Tuesday, July 17, 2007
This is a picture of me with my girls in late May. As you can see I am quite happy. And I can assure you that I am much happier than the bees. Their journey began as a swarm. Cindy Bee, the Georgia Beekeeper of the year, rescued them and was kind enough to give them a new home. In my deep boxes. After they had settled down a bit, Cindy called to tell me it was time to pick up my bees. Like most new beekeepers, I was excited and nervous. Very nervous. I had read about bees and talked to beekeepers about bees, but was still unsure what to expect. I met Cindy at her place after work, but it was still too early to transport the bees. So a plate of great Mexican food and a bee sting later it was time to begin. (Like a morom, I mentioned to Cindy that I hoped to get stung soon, just to get it "over" with. Well, she asked if I wanted to get stung on purpose in order to get it "over" with. What do you say to a generous woman surnamed BEE?....btw, the sting didn't hurt nearly as bad as I imagined it would). Anyhow, after stuffing the entrance with foam and securing the hives I was off.
As you can see, I'm not alone. Linda, a very kind and helpful Atlanta beekeeper met me at the site and helped me carry and place the hives. Without Linda's help and words of encouragement I probably would have wet my pants. I was super excited and nervous at this point. And as you can see, she took some pictures of the event as well. After removing the foam and feeding them (just to help them settle down), I watched them for a few minutes. I was, am still am, so grateful that I have finally been given the opportunity to be part of such a wonderful experience. The hives are names Nienhaus (on the left) and Abernathy (on the right). They are located just a few minutes from my house on an organic garden. I found Rashid Nuri after a few calls to my county extension office. Without the generosity of Cindy, Linda, Rashid, my neighbor and awesome friend Grendel and my partner Bryan, I doubt that I would have been able to step up and finally persue my little dream of keeping bees.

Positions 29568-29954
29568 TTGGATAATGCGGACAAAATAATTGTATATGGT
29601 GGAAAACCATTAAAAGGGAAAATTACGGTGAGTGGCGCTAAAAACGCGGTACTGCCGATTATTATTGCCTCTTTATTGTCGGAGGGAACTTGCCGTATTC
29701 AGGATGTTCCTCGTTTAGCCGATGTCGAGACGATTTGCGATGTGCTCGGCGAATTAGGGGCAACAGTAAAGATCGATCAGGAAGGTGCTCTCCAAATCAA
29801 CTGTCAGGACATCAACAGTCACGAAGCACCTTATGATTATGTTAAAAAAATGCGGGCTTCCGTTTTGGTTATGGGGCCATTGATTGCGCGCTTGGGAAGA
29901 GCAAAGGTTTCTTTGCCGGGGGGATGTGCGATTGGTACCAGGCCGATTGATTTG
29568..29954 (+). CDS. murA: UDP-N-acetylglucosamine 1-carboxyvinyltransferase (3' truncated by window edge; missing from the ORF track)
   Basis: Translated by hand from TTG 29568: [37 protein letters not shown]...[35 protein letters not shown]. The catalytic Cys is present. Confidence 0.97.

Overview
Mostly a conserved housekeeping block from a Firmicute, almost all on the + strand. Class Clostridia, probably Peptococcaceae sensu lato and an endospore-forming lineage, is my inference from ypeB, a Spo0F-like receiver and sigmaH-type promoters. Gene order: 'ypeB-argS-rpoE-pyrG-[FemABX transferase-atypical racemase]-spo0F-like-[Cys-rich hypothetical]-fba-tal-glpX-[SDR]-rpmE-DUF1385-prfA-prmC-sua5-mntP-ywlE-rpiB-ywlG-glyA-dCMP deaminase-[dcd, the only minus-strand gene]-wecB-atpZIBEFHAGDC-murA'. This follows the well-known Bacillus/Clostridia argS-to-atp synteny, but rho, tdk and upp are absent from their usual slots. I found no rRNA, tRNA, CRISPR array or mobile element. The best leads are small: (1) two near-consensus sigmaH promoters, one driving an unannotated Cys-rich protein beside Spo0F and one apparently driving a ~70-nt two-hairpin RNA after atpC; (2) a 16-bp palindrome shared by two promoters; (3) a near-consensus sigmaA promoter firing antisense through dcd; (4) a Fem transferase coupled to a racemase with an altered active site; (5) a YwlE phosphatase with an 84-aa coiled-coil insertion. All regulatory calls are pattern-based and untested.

This summer has been a whirlwind. And alot of learning and worrying about bees has occurred since. Much of which I will journal here. My next step is to begin the process of getting more hives for my backyard (after seeing that bees aren't aggressive, and actually somewhat docile when they aren't being aggrevated Bryan has agreed to let me have hives out back). Hopefully, I will be more sure and worry less about the process. But I doubt it.
However, first I have to prepare my honey for the annual honey contest in September. Despite my late start, I was lucky enough to harvest about 40 lbs. of honey my first season. But as fantastic as harvesting the honey was, it truly is the tip of the iceberg when it comes to the enjoyment I've had in keeping bees these short couple of months.